Let’s talk about stereotypes, “good” ones. I don’t mean ones that accurately generalize a group of people, if that is even possible, but ones that universalize populations with desirable features or skills. For example, all Asians are good at math. In fact, Asians are just all smart.
Most of us have heard something similar about Asian intelligence directed at us in school. Asians being smart is a “good” stereotype. Rather then a stereotype towards being criminalized or greedy, we are characterized as talented. It’s a stereotype some do not see the harm in and maybe even desire. However, in actuality any stereotype, good or bad, is harmful.
The math stereotype disproportionately targets a small portion of Asian Americans, East Asian Americans and Indian Americans. It takes an entire continent and bottles it down to what society pictures as “Asian,” despite the various skin tones, languages, and cultures that encompasses Asian American identity. This is a problem in itself. However, to demonstrate the adverse effects of a “good” stereotype, we will bypass this gross generalization and focus on the Asian Americans it does affect.
Asian Americans exist in multiple fields. We are not all STEM students looking forward to our homework. Some of us specialize in art related fields (like the poetry that exists on this website) while others go into politics . This shouldn’t be surprising. A stereotype is an over generalization based on ignorance and a rice grain of truth. So what becomes of those who do not fit the stereotype?
Often they feel pressure to fit in and be the “smart” Asian who aces all classes and later majors in STEM. There is even more pressure for those with immigrant parents who wish to see their child succeed in a respected field. Those who grew up around the stereotype question their real interests and feel increasing inadequacy should they perform poorly on tests. There is a sense of inner shame as peers question, “Aren’t Asians good at math?”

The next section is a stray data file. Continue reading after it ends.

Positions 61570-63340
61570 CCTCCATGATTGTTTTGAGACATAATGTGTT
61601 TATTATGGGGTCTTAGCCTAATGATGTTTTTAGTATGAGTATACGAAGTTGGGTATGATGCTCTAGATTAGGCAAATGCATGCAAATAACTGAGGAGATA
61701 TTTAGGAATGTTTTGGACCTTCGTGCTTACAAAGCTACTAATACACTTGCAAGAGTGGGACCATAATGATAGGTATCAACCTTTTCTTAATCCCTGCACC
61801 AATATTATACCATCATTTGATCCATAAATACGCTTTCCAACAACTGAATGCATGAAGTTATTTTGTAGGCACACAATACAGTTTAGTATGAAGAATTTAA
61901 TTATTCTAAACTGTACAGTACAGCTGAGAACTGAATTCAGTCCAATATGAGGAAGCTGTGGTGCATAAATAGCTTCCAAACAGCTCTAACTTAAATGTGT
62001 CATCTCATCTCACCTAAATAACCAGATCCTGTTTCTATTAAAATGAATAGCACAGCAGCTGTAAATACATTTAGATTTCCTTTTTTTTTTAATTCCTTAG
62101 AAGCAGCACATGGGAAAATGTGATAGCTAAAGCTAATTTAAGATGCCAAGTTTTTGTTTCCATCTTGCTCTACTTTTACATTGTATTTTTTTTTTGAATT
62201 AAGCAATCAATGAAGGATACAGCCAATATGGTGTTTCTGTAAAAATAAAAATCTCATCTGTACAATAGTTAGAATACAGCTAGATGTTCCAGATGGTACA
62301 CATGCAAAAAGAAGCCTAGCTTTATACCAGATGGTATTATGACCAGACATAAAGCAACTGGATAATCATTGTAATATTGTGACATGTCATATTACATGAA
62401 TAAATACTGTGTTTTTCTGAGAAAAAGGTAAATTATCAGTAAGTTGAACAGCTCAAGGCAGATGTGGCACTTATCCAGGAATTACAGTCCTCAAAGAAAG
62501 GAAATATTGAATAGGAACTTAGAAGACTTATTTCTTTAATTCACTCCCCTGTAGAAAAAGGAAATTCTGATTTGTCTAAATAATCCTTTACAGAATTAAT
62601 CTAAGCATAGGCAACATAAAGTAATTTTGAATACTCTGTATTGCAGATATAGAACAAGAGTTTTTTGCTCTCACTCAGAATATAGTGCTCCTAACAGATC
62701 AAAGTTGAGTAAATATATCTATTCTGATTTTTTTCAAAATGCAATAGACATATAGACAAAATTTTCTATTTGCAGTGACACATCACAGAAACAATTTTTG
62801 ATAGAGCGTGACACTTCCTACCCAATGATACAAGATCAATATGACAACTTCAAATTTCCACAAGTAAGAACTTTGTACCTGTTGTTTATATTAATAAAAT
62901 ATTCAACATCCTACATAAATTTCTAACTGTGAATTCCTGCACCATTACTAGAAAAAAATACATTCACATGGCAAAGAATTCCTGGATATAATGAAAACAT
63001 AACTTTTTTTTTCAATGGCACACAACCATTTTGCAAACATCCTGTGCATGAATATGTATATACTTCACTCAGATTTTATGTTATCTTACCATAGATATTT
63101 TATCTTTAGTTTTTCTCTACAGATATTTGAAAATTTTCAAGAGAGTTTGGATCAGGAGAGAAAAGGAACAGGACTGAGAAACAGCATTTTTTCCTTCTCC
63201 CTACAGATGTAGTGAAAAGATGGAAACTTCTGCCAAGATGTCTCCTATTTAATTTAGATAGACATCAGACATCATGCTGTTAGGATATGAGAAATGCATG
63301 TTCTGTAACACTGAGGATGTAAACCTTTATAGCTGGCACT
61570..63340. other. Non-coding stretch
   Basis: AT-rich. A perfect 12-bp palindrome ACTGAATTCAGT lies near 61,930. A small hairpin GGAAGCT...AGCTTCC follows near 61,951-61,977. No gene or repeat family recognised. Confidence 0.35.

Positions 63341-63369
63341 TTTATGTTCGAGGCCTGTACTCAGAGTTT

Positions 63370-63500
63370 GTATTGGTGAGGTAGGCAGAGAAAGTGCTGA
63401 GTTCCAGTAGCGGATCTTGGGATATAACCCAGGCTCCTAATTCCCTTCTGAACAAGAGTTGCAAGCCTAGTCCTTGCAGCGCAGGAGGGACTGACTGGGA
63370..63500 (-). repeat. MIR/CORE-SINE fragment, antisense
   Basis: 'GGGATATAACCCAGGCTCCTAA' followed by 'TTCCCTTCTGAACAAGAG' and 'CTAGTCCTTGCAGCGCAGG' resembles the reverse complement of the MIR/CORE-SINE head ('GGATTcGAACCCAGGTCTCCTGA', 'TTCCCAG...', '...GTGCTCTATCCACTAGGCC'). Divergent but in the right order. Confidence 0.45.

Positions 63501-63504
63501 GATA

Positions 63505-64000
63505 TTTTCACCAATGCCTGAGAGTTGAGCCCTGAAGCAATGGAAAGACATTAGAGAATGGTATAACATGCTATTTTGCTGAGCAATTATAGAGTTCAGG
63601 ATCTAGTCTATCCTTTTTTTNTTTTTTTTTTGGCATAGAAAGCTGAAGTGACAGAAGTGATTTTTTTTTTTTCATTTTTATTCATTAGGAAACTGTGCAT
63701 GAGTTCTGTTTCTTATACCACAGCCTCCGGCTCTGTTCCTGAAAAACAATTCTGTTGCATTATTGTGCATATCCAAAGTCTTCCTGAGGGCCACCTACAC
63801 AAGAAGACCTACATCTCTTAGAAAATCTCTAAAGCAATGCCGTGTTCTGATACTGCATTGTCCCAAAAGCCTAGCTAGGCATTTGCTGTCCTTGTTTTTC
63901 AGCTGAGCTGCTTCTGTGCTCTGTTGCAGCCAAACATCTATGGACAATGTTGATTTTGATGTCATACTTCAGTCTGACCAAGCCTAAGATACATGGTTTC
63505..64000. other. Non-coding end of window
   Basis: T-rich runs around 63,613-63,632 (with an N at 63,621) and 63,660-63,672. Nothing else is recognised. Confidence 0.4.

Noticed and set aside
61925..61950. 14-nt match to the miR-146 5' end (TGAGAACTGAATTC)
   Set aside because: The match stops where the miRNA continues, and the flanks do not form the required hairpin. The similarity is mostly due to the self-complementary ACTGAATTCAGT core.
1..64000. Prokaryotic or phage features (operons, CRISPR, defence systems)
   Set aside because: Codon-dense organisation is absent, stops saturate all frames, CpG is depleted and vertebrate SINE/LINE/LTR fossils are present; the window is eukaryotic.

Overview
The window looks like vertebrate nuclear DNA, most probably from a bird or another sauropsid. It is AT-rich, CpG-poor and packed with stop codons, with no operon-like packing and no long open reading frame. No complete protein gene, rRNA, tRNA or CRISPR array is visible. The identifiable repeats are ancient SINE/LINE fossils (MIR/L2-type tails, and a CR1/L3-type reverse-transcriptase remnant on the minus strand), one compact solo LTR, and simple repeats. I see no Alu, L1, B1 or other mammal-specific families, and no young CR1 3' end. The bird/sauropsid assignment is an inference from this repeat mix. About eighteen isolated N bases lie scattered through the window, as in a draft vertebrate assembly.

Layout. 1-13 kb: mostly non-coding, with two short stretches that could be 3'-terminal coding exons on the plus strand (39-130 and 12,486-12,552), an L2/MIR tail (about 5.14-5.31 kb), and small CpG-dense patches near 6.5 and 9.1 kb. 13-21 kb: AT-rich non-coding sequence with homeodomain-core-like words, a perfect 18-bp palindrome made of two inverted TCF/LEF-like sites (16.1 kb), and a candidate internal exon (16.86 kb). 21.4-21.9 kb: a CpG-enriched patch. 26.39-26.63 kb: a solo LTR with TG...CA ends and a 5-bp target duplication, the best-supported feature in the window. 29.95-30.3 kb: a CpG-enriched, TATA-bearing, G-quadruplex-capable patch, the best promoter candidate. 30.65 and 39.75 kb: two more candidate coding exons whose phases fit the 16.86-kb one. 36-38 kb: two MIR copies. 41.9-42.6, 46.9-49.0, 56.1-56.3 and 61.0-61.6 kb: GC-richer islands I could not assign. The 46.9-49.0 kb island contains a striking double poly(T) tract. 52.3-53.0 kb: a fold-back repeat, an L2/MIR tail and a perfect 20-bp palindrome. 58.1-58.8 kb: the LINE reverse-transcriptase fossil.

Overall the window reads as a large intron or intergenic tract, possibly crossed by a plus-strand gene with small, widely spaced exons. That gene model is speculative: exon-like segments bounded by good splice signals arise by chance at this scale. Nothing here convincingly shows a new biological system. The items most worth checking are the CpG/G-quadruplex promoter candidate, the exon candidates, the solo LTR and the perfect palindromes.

Then there are those who do excel at math and science. Who earn that A and are brushed aside because, “You’re Asian of course you did well.” Their accomplishments are diminished because of their Asian American appearance and identity. The A earned on that test was not accepted with the same value of a non-Asian American student’s. Furthermore, there exists the anxiety of fulfilling a stereotype you may not want to be a part of. Why? Because then you stand out as Asian, as a minority. There is a strong desire to fit in with others as we wrestle with our own identities and are faced with the ridicule of peers.
Despite the seemingly “good” stereotype, the generalization still causes harm. It causes social anxiety, perceived judgement, and a question of identity. It simplifies an inclination towards academics down to race and ignores the effects of culture and society. The blame gets displaced and minorities are once again pitted towards one another as we are looked to as the model minority, the ones quick to assimilate and succeed. We are a diverse group made up of those who do well and those who do not. Asian Americans should not be lumped together and discounted for their successes by attributing it to race.
We are more than a “good” stereotype.
TL;DR: Mofo, I’m good at math cause I worked hard and liked it, not cause of the color of my skin or the shape of my eyes.